side effects not listed may also occur in some patients. If you notice any
other effects, check with your healthcare professional.
The dose of this medicine will be different for different patients. Follow your doctor's orders or the directions on the label. The following information includes only the average doses of this medicine. If your dose is different, do not change it unless your doctor tells you to do so.
The amount of medicine that you take depends on the strength of the medicine. Also, the number of doses you take each day, the time allowed between doses, and the length of time you take the medicine depend on the medical problem for which you are using the medicine.
medicine needs to be given on a fixed schedule. If you miss a dose or forget to
use your medicine, call your doctor or pharmacist for instructions.
Although certain medicines should not be used together at all, in other cases two different medicines may be used together even if an interaction might occur. In these cases, your doctor may want to change the dose, or other precautions may be necessary. When you are taking this medicine, it is especially important that your healthcare professional know if you are taking any of the medicines listed below. The following interactions have been selected on the basis of their potential significance and are not necessarily all-inclusive.
Using this medicine with any of the following medicines is not recommended. Your doctor may decide not to treat you with this medication or change some of the other medicines you take.
Using this medicine with any of the following medicines is usually not recommended, but may be required in some cases. If both medicines are prescribed together, your doctor may change the dose or how often you use one or both of the medicines.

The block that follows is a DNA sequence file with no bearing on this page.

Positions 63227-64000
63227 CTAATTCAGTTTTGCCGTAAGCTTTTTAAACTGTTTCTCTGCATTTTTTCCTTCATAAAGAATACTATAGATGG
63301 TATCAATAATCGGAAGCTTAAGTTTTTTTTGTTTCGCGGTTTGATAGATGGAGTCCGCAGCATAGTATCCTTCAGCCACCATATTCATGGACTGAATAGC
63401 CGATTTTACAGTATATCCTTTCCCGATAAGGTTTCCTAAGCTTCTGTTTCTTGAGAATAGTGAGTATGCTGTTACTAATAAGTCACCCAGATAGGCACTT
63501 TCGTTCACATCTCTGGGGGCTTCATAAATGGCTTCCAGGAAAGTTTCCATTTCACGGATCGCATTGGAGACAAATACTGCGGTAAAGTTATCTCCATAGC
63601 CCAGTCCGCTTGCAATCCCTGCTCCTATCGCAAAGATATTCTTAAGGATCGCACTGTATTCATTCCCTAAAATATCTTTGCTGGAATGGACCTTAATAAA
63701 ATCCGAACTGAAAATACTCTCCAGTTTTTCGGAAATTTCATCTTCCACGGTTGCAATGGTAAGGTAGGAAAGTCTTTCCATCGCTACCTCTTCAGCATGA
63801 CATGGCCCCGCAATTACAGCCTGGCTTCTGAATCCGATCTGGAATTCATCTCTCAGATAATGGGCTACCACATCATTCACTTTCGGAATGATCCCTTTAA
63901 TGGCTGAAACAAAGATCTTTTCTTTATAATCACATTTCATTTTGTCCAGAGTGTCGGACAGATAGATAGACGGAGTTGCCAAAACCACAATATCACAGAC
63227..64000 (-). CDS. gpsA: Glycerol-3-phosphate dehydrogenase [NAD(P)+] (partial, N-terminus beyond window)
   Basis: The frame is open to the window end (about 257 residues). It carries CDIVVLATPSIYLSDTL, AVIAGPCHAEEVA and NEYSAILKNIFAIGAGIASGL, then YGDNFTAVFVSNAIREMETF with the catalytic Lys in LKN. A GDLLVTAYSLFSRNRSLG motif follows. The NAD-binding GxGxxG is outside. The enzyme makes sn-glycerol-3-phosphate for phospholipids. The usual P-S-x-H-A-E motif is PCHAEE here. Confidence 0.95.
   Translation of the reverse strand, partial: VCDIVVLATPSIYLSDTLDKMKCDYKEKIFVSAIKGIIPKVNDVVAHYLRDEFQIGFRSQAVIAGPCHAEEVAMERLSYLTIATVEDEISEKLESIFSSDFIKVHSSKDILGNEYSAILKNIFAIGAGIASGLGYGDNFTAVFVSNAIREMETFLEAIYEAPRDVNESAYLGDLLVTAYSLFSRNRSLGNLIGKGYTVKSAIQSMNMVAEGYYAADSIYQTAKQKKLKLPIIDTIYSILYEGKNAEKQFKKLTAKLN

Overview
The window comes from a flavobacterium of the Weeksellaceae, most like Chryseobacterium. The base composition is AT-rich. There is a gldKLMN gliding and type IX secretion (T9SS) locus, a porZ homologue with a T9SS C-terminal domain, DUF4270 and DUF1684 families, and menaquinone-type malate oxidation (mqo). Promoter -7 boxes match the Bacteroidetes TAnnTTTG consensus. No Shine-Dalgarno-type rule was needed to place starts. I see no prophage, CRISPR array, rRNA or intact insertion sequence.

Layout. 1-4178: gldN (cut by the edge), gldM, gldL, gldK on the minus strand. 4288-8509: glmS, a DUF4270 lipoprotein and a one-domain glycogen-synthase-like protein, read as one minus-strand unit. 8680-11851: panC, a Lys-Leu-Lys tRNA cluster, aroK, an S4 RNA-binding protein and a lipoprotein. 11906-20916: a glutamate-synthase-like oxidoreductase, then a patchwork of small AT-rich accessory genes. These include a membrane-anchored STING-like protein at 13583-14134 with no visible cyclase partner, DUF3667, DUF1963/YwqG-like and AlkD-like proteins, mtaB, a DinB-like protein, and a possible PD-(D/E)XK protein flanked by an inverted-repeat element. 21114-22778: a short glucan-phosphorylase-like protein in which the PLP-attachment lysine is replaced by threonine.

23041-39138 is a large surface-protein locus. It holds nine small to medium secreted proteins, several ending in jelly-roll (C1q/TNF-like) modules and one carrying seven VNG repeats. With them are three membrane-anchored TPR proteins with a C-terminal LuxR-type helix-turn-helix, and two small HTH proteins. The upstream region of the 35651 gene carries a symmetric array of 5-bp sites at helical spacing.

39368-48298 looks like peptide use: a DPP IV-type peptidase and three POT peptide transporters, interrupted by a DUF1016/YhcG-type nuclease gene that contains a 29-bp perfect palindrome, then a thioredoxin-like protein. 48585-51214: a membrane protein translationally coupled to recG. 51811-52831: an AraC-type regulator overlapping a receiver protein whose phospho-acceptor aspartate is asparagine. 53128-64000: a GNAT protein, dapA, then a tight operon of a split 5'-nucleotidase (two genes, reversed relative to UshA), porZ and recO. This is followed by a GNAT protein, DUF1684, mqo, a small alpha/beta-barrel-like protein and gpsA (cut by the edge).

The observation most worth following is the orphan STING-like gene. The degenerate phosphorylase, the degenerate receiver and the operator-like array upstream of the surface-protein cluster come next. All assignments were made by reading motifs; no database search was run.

Using this medicine with any of the following medicines may cause an increased risk of certain side effects, but using both drugs may be the best treatment for you. If both medicines are prescribed together, your doctor may change the dose or how often you use one or both of the medicines.
Certain medicines should not be used at or around the time of eating food or eating certain types of food since interactions may occur. Using alcohol or tobacco with certain medicines may also cause interactions to occur. The following interactions have been selected on the basis of their potential significance and are not necessarily all-inclusive.
Using this medicine with any of the following is usually not recommended, but may be unavoidable in some cases. If used together, your doctor may change the dose or how often you use this medicine, or give you special instructions about the use of food, alcohol, or tobacco.
Take this medicine only as directed by your doctor. Do not use more of it, do not use it more often, and do not use it for a longer time than your doctor ordered.
In deciding to use a medicine, the risks of taking the medicine must be weighed against the good it will do. This is a decision you and your doctor will make. For this medicine, the following should be considered:
Tell your doctor if you have ever had any unusual or allergic reaction to this medicine or any other medicines. Also tell your health care professional if you have any other types of allergies, such as to foods, dyes, preservatives, or animals. For non-prescription products, read the label or package ingredients carefully.
Appropriate studies performed to date have not demonstrated pediatric-specific problems that would limit the usefulness of methotrexate for the treatment of cancer and juvenile idiopathic arthritis in children. However, safety and efficacy have not been established in children with psoriasis.
Appropriate studies performed to date have not demonstrated geriatric-specific problems that would limit the usefulness of methotrexate in the elderly. However, elderly patients are more likely to have kidney problems, which may require caution and an adjustment in the dose.
Studies in animals or pregnant women have demonstrated positive evidence of fetal abnormalities. This drug should not be used in women who are or may become pregnant because the risk clearly outweighs any possible benefit.
Studies in women breastfeeding have demonstrated harmful
infant effects. An alternative to this medication should be prescribed or you
should stop breastfeeding while using this medicine.